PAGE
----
Tag Archives: Osama Bin Laden

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The origins of a fake Martin Luther King Quote

One day post the demise of OBL and the social media streams are still flooding with reactions. It’s pretty amazing to sit back and watch. My own contributions to the discussion was to question the merits of the “burial at sea” and to suggest that I would be using the responses of my friends to place them on some sort of political spectrum.

Oh. And. I posted this clip from Four Lions.

 

The “Christian” response to the death of the globe’s most infamous terrorist has been pretty startling and interesting, and probably more to do with one’s political persuasions than convictions about human life. A concern for human life, and its dignity, is what drives the fight against terrorism (or the “war against an abstract noun”) – so it is not necessarily anti-life to celebrate the demise of one committed to ending other lives.

I’ve enjoyed some of the more moderate responses too – Kevin De Young and Doug Wilson’s in particular…

I do sometimes yearn for more crazy friends with crazy conspiracy theories. I have a couple. Hey guys. Thanks. If you’re reading. But on the whole my newsfeed was leaning conservative on Facebook and lefty on Twitter. Odd. There’s not a huge overlap between who I follow on each. Anyway. One of the quotes that started springing up from my less gung-ho friends was this quote attributed to Martin Luther King.

“”I mourn the loss of thousands of precious lives, but I will not rejoice in the death of one, not even an enemy.” – Martin Luther King, Jr”

That’s the abridged version. The full version is here…

“I mourn the loss of thousands of precious lives, but I will not rejoice in the death of one, not even an enemy. Returning hate for hate multiplies hate, adding deeper darkness to a night already devoid of stars. Darkness cannot drive out darkness: only light can do that. Hate cannot drive out hate: only love can do that.”

Now, the excerpt is completely bogus. It’s not anything MLK ever said. See this story from The Atlantic. The second half is legit. It’s an actual quote. So how did the first bit get tacked on? It seems it was a case of Facebook Whispers. Here is the thread that apparently started the viral ball going (according to Reddit).

Here’s the legit bit:

“Returning hate for hate multiplies hate, adding deeper darkness to a night already devoid of stars. Darkness cannot drive out darkness: only light can do that. Hate cannot drive out hate: only love can do that” – MLK Jr, Where Do We Go from Here : Chaos or Community?

Somebody missed the quotation marks in the middle when transmitting the quote, and the rest, as they say, is fake history.

“The problem with quotes on the internet is that you never know if they’re attributed correctly.” – Abraham Lincoln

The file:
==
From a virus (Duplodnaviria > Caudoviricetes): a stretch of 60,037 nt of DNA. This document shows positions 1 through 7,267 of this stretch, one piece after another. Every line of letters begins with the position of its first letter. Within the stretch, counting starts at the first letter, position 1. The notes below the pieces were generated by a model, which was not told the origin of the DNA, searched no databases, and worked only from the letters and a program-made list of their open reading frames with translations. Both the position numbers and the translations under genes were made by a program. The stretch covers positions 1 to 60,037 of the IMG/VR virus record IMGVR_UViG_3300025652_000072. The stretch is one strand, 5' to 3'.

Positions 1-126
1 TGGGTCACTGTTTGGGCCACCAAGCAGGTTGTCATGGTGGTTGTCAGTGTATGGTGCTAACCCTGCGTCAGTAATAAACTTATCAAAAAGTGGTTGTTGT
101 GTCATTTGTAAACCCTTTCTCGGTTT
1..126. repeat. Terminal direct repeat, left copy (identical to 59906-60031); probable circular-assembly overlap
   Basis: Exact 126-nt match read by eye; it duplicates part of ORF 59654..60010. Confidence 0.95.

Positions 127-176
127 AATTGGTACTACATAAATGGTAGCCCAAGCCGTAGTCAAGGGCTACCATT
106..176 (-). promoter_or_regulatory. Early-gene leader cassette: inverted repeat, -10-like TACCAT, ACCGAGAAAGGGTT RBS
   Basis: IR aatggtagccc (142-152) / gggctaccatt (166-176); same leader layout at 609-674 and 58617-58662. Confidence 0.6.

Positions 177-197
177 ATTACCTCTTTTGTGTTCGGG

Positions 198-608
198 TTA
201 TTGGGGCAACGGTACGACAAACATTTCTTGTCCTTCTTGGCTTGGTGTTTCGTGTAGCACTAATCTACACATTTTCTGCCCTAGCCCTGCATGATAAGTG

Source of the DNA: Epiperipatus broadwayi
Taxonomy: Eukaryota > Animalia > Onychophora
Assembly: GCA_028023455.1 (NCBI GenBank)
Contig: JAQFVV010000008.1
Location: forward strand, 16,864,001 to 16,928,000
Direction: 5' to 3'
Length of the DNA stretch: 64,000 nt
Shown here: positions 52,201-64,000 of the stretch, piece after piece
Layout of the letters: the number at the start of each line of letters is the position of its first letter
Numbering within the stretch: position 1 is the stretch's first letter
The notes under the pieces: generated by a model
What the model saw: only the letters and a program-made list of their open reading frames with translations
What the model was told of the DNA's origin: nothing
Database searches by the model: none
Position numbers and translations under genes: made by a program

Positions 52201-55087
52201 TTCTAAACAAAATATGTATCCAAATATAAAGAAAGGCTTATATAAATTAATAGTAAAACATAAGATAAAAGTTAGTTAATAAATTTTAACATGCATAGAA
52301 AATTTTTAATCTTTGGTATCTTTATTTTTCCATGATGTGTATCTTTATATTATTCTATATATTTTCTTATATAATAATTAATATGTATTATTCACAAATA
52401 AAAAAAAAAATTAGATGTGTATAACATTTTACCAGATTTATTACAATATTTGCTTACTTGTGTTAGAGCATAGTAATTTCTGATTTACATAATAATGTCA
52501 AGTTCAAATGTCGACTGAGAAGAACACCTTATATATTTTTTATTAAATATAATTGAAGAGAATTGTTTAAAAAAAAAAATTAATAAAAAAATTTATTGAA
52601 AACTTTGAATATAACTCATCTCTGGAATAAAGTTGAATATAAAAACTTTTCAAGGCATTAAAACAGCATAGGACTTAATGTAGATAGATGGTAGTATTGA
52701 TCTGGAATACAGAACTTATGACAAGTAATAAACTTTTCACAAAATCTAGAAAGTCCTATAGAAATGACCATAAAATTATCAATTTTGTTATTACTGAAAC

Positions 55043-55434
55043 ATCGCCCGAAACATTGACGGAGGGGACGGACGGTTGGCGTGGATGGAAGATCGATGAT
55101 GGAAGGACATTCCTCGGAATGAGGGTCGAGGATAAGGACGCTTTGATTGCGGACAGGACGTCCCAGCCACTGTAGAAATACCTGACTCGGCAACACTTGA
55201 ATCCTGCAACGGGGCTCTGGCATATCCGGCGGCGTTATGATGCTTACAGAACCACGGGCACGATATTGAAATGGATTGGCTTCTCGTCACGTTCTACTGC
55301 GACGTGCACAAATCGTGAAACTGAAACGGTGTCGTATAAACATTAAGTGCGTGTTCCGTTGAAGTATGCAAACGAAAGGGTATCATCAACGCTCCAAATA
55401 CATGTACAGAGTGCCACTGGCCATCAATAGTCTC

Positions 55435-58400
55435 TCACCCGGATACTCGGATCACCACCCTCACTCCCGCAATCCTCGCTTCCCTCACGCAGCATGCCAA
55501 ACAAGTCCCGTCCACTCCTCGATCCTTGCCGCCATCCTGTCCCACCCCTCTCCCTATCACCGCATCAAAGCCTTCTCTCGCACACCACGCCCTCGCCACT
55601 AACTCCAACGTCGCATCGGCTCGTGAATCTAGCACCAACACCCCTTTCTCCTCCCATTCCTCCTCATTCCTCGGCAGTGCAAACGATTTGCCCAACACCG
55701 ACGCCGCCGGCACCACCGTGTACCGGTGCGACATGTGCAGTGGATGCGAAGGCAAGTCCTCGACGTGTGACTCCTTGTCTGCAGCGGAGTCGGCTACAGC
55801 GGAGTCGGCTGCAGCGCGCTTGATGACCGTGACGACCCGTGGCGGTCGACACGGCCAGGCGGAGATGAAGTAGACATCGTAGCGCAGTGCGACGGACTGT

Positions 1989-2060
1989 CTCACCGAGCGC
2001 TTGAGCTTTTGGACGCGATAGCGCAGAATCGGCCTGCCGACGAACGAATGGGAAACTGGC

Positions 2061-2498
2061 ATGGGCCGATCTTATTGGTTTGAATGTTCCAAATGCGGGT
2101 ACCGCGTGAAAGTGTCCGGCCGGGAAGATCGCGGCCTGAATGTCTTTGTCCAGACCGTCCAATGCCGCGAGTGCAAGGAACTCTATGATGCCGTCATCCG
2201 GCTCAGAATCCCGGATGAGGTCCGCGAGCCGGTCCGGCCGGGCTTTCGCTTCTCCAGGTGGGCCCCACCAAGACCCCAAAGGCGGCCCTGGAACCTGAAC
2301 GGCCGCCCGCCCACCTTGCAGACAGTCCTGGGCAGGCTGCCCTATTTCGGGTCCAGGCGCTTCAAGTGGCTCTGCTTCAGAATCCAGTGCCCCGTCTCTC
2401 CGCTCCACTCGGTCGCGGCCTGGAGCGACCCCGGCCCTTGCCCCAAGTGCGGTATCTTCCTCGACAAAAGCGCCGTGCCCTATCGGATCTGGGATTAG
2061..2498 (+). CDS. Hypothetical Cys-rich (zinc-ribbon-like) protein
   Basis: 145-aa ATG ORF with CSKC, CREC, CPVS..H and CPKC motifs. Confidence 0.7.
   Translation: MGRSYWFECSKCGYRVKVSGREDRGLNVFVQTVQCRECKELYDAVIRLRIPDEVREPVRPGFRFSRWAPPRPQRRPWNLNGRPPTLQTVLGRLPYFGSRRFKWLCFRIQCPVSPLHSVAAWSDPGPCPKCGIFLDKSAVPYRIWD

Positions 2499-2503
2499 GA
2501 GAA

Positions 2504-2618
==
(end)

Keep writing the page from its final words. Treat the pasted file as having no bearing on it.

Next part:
Let the social media fun continue, slightly abated…

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Twitter and covert military operations

And the prize for live-tweeting the demise of Osama, and thus, once again, demonstrating that there’s nothing like Twitter for covering this sort of event goes to…

ReallyVirtual

His tweet stream since the event is pretty fascinating – showing how quickly the coverage of these events now moves from the coverage of the event to the coverage of the coverage.

Via The Daily What.

The nu-Statesman: Obama’s move from comedy to gravitas in two days

So, I go away for a weekend and suddenly Barack Obama is in the box seat to take the presidency again next year. It’s been a good week for Obama (and for West Wing fans). First he put Trump, the Republican’s current darling (for some reasoning as bizarre as the man’s hair) in centre stage on the birther issue by finally presenting the full-form of his birth certificate, killing a conspiracy that could only really thrive in America and in the age of the Internet, then he made him the butt of a couple of cracker one liners at the White House Correspondents’ Dinner this week.

The Press Dinner speech was probably proof enough that Obama is a man to be reckoned with when in campaign mode. Feel free to skip through the minute or so of Hulk Hogan’s “Real American” theme song…

There’s a transcript here.

“And I know just the guy to do it -– Donald Trump is here tonight! (Laughter and applause.) Now, I know that he’s taken some flak lately, but no one is happier, no one is prouder to put this birth certificate matter to rest than the Donald. (Laughter.) And that’s because he can finally get back to focusing on the issues that matter –- like, did we fake the moon landing? (Laughter.) What really happened in Roswell? (Laughter.) And where are Biggie and Tupac? (Laughter and applause.)

But all kidding aside, obviously, we all know about your credentials and breadth of experience. (Laughter.) For example — no, seriously, just recently, in an episode of Celebrity Apprentice — (laughter) — at the steakhouse, the men’s cooking team cooking did not impress the judges from Omaha Steaks. And there was a lot of blame to go around. But you, Mr. Trump, recognized that the real problem was a lack of leadership. And so ultimately, you didn’t blame Lil’ Jon or Meatloaf. (Laughter.) You fired Gary Busey. (Laughter.) And these are the kind of decisions that would keep me up at night. (Laughter and applause.) Well handled, sir. (Laughter.) Well handled.”

This is why journalists love him, and it’s why the opportunity to give compelling speech after compelling speech is going to leave the Republicans scratching their heads if they go with the likes of Trump or Palin – or a Trump/Palin dream ticket. From a speaking/speechwriting perspective – the shortness of his sentences is something to behold. They do all they have to. Nothing more. Nothing less.

This punchiness carries over, though the mood changes, when he turns to serious subject matter – like today’s announcement that Osama is finished. Bin Laden’s exit will no doubt rekindle Obama’s place in the polls. Which for me was the most fascinating part of this speech. His branding of the event as a result of his leadership.